Costly false alarm

"Shockingly irresponsible," was how Jerusalem Magistrate’s Court Judge Avital Chen described 22-year-old Niv Asraf’s kidnap hoax as he remanded him.

April 5, 2015 22:04
3 minute read.
Niv Asraf, the IDF soldier who faked his own kidnapping

Niv Asraf, the IDF soldier who faked his own kidnapping. (photo credit: FACEBOOK)


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‘Shockingly irresponsible,” was how Jerusalem Magistrate’s Court Judge Avital Chen described 22-year-old Niv Asraf’s kidnap hoax as he remanded him and his accomplice in custody on Passover Eve.

This was characteristic judicial understatement.

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Asraf, purportedly in a bid to impress the girlfriend who had dumped him, faked an abduction from which he schemed to emerge as the hero who overcame his Hamas captors.

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In the course of this harebrained plot, Asraf toyed with the anyhow strained nerves of an entire nation and triggered major searches (including with helicopters and drones) in the Hebron area – to say nothing of the massive cost in resources, equipment, man-hours of both the police and the IDF, and even canceled holiday leave for uniformed personnel. Thousands of Palestinians were subjected to searches and inconvenienced by hours-long traffic jams at checkpoints as soldiers combed the area for their ‘missing’ comrade.

This was no sudden whim but a carefully premeditated fabrication.

His friend Eran Nagaukar alerted the police with the yarn that Asraf had disappeared after having gone into the dangerous Beit Anun village – of all alternatives reasonably available in case of a genuine emergency – to obtain tools to change a punctured car tire. All that while, Asraf was comfortably concealed in a ravine near Kiryat Arba, where he was later found with camping equipment and provisions – including a plastic garden chair, a sleeping bag and canned food.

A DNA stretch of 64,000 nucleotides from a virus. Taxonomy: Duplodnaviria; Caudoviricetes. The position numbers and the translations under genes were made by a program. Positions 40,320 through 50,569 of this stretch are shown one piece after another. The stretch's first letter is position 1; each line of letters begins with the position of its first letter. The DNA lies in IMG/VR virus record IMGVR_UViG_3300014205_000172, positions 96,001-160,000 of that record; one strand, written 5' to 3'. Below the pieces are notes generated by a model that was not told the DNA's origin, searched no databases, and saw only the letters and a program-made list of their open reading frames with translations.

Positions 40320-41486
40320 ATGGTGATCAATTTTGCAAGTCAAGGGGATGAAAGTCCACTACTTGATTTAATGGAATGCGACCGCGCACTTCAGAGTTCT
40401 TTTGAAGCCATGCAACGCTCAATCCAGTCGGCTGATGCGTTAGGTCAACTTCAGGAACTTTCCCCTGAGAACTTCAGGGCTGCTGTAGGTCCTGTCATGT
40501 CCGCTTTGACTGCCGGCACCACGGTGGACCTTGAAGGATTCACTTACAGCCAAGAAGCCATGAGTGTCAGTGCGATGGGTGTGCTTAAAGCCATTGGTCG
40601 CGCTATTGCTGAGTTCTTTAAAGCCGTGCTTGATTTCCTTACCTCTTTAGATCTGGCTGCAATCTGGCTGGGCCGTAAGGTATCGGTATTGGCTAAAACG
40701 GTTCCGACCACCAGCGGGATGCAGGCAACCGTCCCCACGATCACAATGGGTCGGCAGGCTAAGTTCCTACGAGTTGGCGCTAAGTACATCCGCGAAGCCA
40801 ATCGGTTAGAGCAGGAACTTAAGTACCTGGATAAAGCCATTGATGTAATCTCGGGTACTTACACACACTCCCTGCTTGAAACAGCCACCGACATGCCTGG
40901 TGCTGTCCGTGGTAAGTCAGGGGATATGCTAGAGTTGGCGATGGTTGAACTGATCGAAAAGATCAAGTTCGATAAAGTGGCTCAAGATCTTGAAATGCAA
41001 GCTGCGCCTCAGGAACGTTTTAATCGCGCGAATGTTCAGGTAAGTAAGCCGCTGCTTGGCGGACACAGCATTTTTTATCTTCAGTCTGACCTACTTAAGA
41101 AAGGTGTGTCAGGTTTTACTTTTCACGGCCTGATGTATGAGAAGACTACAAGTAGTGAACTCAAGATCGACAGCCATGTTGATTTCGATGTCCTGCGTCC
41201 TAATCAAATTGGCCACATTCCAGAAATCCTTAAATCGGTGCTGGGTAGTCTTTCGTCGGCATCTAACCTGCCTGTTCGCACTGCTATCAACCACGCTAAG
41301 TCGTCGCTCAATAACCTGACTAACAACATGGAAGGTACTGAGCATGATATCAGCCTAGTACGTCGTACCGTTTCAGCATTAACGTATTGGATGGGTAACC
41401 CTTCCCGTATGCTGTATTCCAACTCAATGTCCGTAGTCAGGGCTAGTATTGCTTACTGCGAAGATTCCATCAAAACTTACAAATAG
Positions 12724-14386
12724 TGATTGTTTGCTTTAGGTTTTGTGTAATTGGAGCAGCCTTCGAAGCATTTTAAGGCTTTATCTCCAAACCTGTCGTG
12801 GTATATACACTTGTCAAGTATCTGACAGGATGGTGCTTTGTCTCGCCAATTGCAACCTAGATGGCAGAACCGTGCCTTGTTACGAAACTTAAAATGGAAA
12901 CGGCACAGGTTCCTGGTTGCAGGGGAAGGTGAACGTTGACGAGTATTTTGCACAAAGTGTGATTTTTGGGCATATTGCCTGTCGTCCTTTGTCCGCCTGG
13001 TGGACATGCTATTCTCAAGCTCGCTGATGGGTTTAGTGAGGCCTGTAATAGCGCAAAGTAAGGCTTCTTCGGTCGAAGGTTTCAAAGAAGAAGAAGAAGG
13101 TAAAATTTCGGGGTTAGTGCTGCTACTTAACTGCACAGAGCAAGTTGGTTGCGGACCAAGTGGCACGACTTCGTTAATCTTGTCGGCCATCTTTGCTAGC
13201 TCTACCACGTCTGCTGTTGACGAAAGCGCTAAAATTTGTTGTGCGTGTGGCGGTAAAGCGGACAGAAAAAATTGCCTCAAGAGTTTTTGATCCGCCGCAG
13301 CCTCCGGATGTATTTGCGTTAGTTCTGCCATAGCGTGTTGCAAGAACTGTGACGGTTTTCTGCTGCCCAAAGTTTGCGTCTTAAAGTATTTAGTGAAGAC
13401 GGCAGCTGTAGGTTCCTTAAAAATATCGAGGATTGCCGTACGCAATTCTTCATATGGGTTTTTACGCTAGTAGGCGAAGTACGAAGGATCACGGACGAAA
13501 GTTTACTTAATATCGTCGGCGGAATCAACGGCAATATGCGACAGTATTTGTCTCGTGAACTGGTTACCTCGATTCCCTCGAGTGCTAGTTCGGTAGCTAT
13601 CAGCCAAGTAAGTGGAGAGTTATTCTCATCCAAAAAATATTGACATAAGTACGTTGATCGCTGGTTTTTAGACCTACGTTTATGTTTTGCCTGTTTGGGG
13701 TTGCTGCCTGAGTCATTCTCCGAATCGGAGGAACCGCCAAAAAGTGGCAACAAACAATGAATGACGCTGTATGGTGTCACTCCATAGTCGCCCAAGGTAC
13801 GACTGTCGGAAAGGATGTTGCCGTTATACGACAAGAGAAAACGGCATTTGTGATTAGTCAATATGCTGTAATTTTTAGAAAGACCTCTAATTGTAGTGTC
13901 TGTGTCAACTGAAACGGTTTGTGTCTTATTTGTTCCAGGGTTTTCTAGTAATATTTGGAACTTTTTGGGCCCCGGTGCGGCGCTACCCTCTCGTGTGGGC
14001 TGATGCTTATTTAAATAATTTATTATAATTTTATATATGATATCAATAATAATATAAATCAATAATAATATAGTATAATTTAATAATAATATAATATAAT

The two had calculatingly concocted a scam to cause a great scare and had prepared all the trappings in advance.

This was not Tom Sawyer and Huckleberry Finn running off to play pirates and only later realizing that the town folks presumed they had drowned. Besides, Asraf and Nagaukar didn’t operate in a fictional setting but chose a chillingly treacherous backdrop for their scenario.

We will all – each and every taxpayer – have to foot the bill for the hefty expenses the pair selfishly imposed on the security forces. But such losses are the least of it. We will get over our anxiety. The search teams will put the efforts and inconvenience behind them and even Asraf’s sister will reschedule her eyebrow tweezing appointment that, she complained, was inconsiderately disrupted by the hullabaloo.

The entire escapade points to a deep moral flaw. It was akin to knowingly tossing lit matches into a powder keg.

Not only didn’t Asraf apparently care about the anguish to which he’d subject his parents, but he evidently didn’t harbor any concern for the loss of life his sham kidnapping could easily have led to.

Who was to guarantee that security personnel – forced into friction inside Hamas strongholds – would escape unharmed? Who was to guarantee that fighting would not erupt due to the interrogations and suffering the local Palestinian population was put through? What if shots were fired, killing both Israelis and Palestinians? Undercover operatives and intelligence gathering methods could have been severely compromised. But worst of all is the “crying wolf” aspect.

Obviously Asraf and Nagaukar alluded in their action to the very real and tragic abduction/murder in that very vicinity last June of the three schoolboys on their way home. The search then was crucially delayed because police did not give credence to the distress call one of the boys managed to make. There were all too many bogus alarms previously that led officers to doubt the call’s authenticity.

Likewise, each cock-and-bull story could in the long run sow the seeds of such skepticism and thereby critically impede rescue efforts. It does not take a rocket scientist to figure out the gravity of Asraf’s reckless deception.

For this reason he must not get away with a stern lecture and a slap on the wrist. This case must serve as deterrence to other egotistic fools. Asraf and Nagaukar must be tried and have the book thrown at them. Only unambiguously prohibitive prison sentences will dissuade copycats from similarly gaining 15 minutes of fame.

The new Knesset would do well to enact the bill adopted in preliminary reading in November to levy a mandatory NIS 75,000 fine on anyone who puts through a false distress call. There is nothing funny about practical jokes that can kill.

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